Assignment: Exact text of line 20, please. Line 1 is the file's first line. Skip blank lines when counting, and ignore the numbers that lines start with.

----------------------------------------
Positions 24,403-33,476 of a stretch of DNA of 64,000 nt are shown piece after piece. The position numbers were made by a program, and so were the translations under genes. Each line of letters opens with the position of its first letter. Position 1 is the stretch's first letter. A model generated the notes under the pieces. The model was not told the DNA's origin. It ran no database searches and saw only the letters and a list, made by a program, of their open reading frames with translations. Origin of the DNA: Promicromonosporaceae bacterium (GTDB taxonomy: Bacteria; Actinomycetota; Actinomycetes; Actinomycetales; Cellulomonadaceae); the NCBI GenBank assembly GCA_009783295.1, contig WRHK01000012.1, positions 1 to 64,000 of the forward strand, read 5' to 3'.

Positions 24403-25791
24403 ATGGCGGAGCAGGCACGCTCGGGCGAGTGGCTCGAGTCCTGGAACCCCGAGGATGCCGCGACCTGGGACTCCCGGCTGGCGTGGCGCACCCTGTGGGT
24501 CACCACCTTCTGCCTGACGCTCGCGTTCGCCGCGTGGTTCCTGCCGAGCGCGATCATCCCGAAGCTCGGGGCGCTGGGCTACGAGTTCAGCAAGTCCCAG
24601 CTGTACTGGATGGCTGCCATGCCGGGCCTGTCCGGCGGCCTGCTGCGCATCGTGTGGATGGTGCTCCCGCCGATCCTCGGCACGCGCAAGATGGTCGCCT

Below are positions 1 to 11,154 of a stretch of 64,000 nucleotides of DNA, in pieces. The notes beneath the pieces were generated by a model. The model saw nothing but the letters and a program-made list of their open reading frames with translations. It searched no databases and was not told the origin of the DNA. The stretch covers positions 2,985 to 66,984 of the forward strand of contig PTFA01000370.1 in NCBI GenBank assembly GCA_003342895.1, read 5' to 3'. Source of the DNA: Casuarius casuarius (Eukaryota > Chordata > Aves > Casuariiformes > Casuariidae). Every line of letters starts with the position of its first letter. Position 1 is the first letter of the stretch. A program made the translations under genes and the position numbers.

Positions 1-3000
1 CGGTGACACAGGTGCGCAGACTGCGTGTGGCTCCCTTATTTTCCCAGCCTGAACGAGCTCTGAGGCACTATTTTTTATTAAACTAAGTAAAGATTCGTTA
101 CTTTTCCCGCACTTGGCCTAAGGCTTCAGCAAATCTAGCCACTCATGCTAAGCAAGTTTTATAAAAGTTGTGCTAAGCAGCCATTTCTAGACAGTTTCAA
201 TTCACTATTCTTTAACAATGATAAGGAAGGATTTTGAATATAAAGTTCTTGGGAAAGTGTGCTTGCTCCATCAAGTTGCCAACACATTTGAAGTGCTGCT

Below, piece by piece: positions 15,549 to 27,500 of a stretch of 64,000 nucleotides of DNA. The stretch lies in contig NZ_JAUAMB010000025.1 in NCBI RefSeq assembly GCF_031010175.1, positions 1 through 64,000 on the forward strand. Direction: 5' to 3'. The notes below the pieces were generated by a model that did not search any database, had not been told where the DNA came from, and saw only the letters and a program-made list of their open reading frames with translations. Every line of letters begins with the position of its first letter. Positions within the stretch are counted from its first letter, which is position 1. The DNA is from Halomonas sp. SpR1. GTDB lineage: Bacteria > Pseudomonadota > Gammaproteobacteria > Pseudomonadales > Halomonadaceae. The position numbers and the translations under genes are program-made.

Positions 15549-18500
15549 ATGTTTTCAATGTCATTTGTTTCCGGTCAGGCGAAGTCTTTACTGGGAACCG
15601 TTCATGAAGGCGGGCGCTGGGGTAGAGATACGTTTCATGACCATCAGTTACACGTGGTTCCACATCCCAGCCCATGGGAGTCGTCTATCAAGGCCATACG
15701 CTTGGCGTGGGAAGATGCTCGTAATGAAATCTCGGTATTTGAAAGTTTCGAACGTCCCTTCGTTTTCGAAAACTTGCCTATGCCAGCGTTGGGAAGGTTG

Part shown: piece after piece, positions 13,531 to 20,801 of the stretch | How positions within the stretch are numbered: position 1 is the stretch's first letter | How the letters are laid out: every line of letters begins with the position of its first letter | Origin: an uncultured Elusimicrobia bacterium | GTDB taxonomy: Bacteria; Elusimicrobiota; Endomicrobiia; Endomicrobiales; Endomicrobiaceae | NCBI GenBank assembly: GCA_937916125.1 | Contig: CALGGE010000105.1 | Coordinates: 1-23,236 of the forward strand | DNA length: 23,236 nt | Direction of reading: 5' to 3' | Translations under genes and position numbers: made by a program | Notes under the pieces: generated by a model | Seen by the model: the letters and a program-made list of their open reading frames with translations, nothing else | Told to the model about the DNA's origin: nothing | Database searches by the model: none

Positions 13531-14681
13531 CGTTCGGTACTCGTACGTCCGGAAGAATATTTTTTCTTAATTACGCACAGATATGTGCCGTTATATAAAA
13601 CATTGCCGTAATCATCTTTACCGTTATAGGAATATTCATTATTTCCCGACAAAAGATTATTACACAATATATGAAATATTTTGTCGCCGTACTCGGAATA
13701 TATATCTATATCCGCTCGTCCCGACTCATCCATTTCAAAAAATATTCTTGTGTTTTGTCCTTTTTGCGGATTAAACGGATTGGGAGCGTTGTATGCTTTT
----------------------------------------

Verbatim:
13701 TATATCTATATCCGCTCGTCCCGACTCATCCATTTCAAAAAATATTCTTGTGTTTTGTCCTTTTTGCGGATTAAACGGATTGGGAGCGTTGTATGCTTTT